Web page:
From an early age, most of us are schooled to believe that Quality (per say) is a good thing. The more of it, the better. However, suppose you’ve been doing some home repairs over the weekend and find the need to drill a quarter-inch hole in a garage door track.
As the story goes, you jumped into your car and drove to the local hardware store, walked in and then asked a clerk where the drill bits were located. The clerk then told you: “Down on Isle 3, about half-way down, the drill bits will be on your left, third shelf up.” With such good directions, you were able to quickly find your way there, but only to discover a fairly wide selection of individually packaged quarter-inch drill bits to choose from.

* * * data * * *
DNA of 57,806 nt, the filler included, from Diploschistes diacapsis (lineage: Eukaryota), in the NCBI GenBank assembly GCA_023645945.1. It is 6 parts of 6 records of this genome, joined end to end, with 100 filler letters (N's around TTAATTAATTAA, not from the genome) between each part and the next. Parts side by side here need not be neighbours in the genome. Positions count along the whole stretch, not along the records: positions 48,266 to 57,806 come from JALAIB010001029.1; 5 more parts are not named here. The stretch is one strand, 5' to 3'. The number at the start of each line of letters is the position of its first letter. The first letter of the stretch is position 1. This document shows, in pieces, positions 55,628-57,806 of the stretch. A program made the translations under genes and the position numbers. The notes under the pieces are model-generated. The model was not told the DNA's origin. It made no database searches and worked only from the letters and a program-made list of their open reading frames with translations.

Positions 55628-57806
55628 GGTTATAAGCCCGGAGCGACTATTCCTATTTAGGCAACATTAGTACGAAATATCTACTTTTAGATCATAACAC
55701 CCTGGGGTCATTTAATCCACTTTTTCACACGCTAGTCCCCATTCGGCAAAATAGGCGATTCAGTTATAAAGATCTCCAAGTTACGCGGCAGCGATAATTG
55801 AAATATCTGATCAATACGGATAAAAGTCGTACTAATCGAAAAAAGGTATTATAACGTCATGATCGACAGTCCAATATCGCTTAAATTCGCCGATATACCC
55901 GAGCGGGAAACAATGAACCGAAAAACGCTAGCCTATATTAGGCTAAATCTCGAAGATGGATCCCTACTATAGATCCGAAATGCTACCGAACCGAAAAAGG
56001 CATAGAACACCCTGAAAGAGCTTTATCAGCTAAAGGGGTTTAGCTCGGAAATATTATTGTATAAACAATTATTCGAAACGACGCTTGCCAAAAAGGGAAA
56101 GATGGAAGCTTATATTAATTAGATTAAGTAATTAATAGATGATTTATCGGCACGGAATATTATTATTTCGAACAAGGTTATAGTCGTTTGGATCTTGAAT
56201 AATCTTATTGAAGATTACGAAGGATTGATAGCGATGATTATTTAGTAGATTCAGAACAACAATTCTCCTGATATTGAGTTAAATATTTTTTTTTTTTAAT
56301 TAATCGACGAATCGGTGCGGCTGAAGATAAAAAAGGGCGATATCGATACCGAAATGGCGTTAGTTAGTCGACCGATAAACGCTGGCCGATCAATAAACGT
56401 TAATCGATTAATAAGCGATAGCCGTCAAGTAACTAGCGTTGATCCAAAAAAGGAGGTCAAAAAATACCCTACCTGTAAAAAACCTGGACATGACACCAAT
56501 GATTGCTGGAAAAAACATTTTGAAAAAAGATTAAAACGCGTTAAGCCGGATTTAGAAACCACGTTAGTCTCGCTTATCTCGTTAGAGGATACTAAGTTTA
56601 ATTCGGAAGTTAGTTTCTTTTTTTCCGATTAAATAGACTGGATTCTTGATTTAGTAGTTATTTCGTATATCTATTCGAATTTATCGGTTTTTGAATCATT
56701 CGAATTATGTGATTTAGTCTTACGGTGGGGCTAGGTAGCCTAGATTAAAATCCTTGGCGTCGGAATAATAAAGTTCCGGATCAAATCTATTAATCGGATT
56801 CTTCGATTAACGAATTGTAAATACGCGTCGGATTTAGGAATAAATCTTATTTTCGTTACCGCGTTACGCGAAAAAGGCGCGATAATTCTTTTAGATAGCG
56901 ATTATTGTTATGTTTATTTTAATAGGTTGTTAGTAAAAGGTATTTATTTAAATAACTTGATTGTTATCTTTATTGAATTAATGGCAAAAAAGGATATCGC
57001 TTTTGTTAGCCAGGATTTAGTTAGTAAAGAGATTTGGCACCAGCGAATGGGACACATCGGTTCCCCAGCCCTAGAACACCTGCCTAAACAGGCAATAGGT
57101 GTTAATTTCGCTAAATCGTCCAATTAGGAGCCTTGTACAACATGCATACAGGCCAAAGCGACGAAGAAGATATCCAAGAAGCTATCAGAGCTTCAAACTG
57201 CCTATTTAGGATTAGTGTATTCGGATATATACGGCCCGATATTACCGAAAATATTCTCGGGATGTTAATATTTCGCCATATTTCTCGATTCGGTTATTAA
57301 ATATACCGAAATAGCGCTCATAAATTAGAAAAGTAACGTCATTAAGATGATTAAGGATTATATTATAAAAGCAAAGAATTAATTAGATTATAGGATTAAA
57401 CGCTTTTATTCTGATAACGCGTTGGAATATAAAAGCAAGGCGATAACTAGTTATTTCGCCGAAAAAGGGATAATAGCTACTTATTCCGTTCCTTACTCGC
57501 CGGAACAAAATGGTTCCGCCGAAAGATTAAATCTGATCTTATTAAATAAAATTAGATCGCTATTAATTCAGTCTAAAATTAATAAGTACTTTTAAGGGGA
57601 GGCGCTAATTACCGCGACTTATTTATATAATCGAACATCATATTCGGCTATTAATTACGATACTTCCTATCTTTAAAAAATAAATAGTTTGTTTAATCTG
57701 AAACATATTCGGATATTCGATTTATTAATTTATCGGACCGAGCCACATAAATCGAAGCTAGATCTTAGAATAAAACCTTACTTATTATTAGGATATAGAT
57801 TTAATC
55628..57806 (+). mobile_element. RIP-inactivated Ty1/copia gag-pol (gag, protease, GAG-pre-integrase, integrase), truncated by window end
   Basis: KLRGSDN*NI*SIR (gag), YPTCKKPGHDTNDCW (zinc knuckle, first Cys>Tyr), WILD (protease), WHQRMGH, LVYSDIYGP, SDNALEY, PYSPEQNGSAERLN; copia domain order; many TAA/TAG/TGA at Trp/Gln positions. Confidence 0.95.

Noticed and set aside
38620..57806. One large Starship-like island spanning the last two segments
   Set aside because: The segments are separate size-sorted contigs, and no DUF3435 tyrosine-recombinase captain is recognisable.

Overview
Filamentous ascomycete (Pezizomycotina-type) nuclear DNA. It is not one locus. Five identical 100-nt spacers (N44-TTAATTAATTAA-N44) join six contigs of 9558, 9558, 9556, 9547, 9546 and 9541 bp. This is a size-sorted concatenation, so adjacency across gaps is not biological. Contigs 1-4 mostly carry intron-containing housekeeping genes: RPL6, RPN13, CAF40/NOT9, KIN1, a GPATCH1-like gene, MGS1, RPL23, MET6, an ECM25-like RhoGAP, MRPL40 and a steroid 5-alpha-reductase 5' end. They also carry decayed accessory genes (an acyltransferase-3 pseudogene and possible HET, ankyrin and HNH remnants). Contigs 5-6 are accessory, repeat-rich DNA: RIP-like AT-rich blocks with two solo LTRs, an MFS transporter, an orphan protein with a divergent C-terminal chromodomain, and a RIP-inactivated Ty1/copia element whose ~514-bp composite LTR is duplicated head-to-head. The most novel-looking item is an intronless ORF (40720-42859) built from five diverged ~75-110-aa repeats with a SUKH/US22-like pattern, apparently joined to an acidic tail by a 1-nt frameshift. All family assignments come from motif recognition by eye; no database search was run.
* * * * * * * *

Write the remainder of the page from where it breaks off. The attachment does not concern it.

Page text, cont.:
Looking over the array of bits, you found the low quality bits (case hardened-steel) and the high quality bits (tungsten carbide-tipped). Naturally, the higher quality bits were more expensive; however, you also knew this type of bit would stay nice and sharp for a long time (over many uses).
At this point, you thought about things for a moment and then selected the least costly drill bit – considering that you only needed to drill one hole. So, if the low quality bit stayed sharp enough to drill just one hole, then all would be well and good. Owing to this thought, you purchased the low quality bit.
After returning to your garage, you locked the new bit in your drill, braced the metal and started drilling away. After about 10 seconds, the drill bit broke through the other side of the metal and presto – you made a hole – right where it should be; although it was a little oblong. Nonetheless, the bolt fit right through the hole. Ten minutes later, your task was completed and the garage door now worked like new.
In this case, were the high quality drill bits actually better? Could it be that the low quality bit was actually better? What’s the difference between value and quality? Is value the result of quality, or is quality the result of value?